The eventual breakthrough rapprochement between the two US allies followed “positive developments in Israel-Türkiye ties over the past year (2022),” said a statement from the Israeli Prime Minister’s Office (PMO) in August; finalized in a congratulatory conversation between then- Israeli Prime Minister Yair Lapid and Turkish President Erdoğan, as well as “understandings” Lapid reached during his visit to Ankara with Turkish Foreign Minister Mevlut Çavuşoğlu.”
In other diplomatic news, Azerbaijan has appointed its first ever ambassador to Israel amid escalating tensions with its large southern neighbor Iran.
The decision follows an invitation last year from Israeli President Isaac Herzog for his Azeri counterpart to visit open an embassy while visiting the country.
“As we mark an important step in our relations, I hope to see us take an additional step, with the opening of the Embassy of Azerbaijan in Israel,” Herzog wrote to President Ilham Aliyev in a letter commemorating 30 years of close ties shared by the two countries.
Aliyev signed an official decree yesterday designating Mukhtar Mammadov, a veteran official who has held posts in the Foreign and Education Ministries, as the predominantly Shi’ite Muslim country’s first envoy to the Jewish State.
While the two nations have neither side has an embassy on the other’s soil, and the Central Asian country only maintained trade and tourist offices in Israel.
Jerusalem has had an embassy in Baku since the early 1990s and has been a significant military backer of Azerbaijan in recent years, including diplomatic support for Baku in its standoff with Armenia over the Nagorno-Karabakh region.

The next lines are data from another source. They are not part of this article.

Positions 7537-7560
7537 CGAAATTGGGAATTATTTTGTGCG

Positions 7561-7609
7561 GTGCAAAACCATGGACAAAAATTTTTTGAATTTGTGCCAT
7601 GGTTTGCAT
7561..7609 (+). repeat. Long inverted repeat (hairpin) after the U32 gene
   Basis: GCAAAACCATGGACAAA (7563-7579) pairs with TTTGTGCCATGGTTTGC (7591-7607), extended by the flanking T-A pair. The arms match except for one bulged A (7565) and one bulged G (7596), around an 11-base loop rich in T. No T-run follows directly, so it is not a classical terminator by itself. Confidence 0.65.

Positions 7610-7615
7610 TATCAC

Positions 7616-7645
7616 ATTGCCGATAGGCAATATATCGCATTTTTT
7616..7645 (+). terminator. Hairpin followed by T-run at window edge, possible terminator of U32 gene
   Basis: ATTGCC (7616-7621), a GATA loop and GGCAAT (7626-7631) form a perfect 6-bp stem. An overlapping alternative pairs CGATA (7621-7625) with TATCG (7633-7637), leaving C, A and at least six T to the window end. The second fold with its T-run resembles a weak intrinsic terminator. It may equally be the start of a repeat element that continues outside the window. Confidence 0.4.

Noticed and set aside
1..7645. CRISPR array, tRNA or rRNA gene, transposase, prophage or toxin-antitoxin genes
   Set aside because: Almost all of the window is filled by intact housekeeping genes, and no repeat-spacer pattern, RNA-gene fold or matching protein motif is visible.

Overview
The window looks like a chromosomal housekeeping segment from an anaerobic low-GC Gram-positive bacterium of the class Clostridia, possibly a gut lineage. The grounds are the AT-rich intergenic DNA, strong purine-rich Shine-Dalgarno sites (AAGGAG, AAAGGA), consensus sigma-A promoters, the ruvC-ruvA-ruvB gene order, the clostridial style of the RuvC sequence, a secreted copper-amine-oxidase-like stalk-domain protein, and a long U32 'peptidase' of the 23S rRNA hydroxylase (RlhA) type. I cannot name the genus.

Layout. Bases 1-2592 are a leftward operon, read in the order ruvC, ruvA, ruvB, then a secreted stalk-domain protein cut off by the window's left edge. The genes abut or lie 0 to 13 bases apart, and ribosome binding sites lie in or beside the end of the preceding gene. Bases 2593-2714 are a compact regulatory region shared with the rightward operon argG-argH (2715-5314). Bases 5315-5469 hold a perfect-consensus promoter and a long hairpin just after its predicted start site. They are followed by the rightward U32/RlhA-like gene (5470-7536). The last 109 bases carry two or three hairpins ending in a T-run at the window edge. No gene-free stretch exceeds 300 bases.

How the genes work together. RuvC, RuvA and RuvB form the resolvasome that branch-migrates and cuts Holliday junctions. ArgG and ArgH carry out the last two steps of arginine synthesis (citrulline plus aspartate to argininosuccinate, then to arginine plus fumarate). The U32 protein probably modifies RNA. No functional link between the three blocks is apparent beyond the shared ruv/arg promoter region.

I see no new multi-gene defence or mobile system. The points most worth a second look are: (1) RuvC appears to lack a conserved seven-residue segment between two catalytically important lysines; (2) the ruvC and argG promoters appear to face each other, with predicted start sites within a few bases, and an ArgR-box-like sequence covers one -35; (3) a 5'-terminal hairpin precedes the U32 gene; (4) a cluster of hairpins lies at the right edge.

Then-Israeli Defense Minister Benny Gantz made a one-day trip to the Republic for meetings his Azeri counterpart Colonel General Hasanov Zakir Asgar Oglu and President Aliyev focused on security and policy issues and aimed at fostering defense cooperation between the countries in October 2022.
Azerbaijan is bordered to the south by the Islamic Republic of Iran, and it is widely believed that until now that Baku has held back from officially opening an embassy in part to avert angering Tehran. Despite accusations last year by Iranian Foreign Minister Hossein Amirabdollahian that Israel had established ‘military presence and secret alliance’ with Azerbaijan, the Azeri parliament nevertheless passed a law in November 2022 paving the way for the country to open its first embassy in Israel.
69% of all weapons imported by Azerbaijan from 2016 through 2020 were supplied by Israel, while Azerbaijan provides about 40% of Israel’s oil imports.
Azerbaijan’s embassy will be located in Tel Aviv,
Both Israeli Prime Minister Benjamin Netanyahu and Azeri President Aliyev have hailed strong relations between their countries.
President Isaac Herzog’s full statement to Turkish Ambassador Şakir Özkan Torunlar: